In April, 2000, Time Magazine ran an article about the organizational structure of the groups who planned the demonstrations in Seattle during the meetings of the World Trade Organization in late 1999, and of those who were planning similar protests during the upcoming meetings of the IMF and World Bank. I had participated in the demonstrations in Seattle, and at the time that the article came out Guari and I were helping out at the Convergence Center in Washington, DC, where the IMF/World Bank protests were being planned. We led nonviolence trainings and participated in the “spokes council” meetings, where we made decisions through a consensus process for nonviolent direct action.
The writer of the article compared what the media called the “anti-globalization” movement to a school of fish, with individual fish moving together in a particular direction, intentionally and organically, without an identified leader. There are important differences between those earlier demonstrations and what is going on at Occupy Wall Street, but it seems to me that the school of fish metaphor still holds. This is a “horizontal” movement, without the commonly assumed hierarchies of race, class, gender, gender identity, name recognition, or connections. Decisions are made through consensus. I'll write more about this later. But essentially, no one is in charge. There is no head.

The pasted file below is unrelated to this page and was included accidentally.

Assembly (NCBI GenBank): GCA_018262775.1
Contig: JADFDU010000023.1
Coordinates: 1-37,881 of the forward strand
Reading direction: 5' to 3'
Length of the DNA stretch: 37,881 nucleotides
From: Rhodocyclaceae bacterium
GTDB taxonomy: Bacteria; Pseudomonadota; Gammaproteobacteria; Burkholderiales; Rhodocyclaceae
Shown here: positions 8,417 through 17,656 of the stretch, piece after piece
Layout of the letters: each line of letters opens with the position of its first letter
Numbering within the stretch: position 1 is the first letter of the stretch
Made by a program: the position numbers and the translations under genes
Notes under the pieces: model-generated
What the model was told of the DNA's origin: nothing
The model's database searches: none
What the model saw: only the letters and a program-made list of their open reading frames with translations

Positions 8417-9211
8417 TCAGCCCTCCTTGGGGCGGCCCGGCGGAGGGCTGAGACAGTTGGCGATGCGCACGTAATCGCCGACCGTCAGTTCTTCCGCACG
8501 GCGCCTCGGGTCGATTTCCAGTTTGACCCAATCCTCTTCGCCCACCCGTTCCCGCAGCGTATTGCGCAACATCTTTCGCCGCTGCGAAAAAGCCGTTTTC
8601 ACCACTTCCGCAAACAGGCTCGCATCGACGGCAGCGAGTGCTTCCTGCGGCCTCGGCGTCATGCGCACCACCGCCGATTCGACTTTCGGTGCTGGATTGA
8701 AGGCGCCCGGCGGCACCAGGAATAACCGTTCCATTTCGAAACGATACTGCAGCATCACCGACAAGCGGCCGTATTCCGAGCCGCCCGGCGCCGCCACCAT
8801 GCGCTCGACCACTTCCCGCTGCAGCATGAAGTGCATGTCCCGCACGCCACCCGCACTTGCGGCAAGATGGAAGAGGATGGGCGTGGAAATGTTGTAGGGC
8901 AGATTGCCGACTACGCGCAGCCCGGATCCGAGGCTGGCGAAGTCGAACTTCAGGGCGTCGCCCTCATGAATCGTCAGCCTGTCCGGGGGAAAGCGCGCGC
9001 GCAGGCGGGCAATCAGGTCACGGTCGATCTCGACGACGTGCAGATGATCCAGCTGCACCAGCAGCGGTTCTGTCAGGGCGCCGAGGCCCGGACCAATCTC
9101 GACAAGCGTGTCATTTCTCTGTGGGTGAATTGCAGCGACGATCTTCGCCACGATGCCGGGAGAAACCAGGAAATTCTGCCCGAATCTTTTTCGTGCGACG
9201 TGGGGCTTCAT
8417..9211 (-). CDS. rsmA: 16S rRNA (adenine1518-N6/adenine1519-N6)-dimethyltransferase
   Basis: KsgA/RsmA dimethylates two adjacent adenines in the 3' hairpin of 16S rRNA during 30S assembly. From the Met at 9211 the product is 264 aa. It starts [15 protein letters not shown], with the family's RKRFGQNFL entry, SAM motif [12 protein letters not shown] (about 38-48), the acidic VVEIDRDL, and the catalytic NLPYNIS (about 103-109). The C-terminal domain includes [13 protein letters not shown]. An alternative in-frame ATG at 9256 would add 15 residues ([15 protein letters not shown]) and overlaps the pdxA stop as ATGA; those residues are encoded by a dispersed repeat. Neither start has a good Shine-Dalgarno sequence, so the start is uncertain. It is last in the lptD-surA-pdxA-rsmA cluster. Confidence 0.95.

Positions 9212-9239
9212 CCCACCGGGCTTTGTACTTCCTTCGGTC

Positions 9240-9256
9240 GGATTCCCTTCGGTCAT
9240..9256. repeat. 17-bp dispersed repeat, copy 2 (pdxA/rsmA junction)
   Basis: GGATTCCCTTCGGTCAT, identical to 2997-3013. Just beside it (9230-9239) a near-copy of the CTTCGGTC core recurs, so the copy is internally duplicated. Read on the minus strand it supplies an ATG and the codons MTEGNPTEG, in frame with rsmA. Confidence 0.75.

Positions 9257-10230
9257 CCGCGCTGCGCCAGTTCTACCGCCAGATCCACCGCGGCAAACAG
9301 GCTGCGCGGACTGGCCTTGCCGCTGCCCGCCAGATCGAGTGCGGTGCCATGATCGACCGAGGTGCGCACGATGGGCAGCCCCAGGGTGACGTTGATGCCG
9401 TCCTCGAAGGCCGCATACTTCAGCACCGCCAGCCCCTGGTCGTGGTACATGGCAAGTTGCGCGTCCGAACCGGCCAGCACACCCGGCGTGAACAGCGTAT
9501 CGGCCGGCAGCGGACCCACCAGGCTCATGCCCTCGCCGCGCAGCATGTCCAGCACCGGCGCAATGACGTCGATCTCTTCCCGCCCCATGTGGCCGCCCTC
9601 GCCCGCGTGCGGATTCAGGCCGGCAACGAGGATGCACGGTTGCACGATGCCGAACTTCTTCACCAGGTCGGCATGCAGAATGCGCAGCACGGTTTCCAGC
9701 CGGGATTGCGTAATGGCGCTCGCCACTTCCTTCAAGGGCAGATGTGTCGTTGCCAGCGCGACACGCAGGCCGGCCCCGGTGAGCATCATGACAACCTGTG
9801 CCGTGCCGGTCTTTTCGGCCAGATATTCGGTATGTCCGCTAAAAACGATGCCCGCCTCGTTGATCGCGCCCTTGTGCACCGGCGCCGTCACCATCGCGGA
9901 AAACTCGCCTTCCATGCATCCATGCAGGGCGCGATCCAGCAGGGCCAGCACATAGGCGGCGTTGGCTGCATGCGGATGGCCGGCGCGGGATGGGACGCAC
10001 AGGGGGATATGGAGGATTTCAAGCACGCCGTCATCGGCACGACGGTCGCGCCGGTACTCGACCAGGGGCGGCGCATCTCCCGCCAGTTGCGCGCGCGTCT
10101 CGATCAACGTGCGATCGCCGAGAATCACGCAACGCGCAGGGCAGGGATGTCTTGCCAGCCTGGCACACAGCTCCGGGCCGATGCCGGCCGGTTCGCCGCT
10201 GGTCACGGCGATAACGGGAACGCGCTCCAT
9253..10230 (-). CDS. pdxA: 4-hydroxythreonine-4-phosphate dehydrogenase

On of the strengths of this form of organizing is that without a leader, there is no one to target or discredit in order to destroy the movement. If there is no “head,” the movement can't be beheaded. If there are no “followers,” there is no one to be led astray. There are simply individuals who treat each other with respect, talking, listening, and working together for the common good.
Individuals are encouraged to educate themselves, listen to their consciences, claim their space, and find their voice. Those who are used to leading and who think they know how things should be done are encouraged to make space for others and to open themselves to perspectives that they may not have considered before.
Facilitators encourage this dynamic by explaining the concept “Step up, step back.” If you have been traditionally marginalized, if you have not been encouraged to speak, or if it has been hard for you to express yourself, step up! Claim your right to speak, to say your piece. On the other hand, if you have been privileged, and if you are used to speaking out and making your voice heard, step back. Make space for someone else. Don't dominate the conversation. The principle “Step up, step back” is not imposed. Rather, it's a principle that people are asked to consider and observe. It's a consciousness-raising practice
Okay, tomorrow I promise I will give you stories and pictures, not ideas and concepts. Reinette arrived this evening and we went back down to the park and met Jason there. Tomorrow you will get specifics. And now, good-night.